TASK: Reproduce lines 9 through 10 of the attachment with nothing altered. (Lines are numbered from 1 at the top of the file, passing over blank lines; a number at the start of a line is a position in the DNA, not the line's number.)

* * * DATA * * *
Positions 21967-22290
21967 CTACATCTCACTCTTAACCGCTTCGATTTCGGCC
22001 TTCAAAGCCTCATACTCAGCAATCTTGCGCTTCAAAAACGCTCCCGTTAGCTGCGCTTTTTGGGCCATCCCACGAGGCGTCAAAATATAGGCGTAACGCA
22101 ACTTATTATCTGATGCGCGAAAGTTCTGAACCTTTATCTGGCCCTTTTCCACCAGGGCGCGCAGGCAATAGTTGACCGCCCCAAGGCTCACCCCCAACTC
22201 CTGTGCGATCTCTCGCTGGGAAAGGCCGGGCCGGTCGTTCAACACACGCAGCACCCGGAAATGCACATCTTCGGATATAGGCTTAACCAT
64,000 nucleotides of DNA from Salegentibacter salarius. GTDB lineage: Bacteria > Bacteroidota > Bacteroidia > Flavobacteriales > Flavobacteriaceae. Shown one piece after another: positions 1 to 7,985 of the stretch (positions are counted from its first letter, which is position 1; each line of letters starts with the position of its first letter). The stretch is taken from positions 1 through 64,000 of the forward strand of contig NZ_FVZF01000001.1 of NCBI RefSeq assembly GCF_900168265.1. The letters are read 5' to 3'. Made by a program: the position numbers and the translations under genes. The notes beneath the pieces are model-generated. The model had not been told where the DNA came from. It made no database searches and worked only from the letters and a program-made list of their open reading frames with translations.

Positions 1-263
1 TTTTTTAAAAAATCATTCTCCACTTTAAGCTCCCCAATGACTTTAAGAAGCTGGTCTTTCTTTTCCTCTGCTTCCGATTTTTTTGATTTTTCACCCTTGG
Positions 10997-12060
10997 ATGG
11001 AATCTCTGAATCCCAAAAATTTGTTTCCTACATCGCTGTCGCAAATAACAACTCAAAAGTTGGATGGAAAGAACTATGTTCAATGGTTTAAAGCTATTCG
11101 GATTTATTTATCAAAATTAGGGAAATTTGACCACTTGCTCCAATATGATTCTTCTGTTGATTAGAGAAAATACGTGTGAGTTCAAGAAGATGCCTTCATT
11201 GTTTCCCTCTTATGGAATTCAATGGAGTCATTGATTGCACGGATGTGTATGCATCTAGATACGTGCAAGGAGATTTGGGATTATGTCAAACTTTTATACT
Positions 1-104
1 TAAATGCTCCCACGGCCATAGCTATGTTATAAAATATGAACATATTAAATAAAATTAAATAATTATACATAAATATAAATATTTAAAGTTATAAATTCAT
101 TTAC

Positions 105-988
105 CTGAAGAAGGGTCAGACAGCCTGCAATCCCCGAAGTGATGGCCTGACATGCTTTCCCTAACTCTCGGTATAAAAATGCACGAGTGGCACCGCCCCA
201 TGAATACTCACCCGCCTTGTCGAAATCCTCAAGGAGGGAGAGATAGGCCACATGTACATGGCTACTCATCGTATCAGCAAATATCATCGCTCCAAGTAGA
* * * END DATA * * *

Positions 10997-12060
10997 ATGG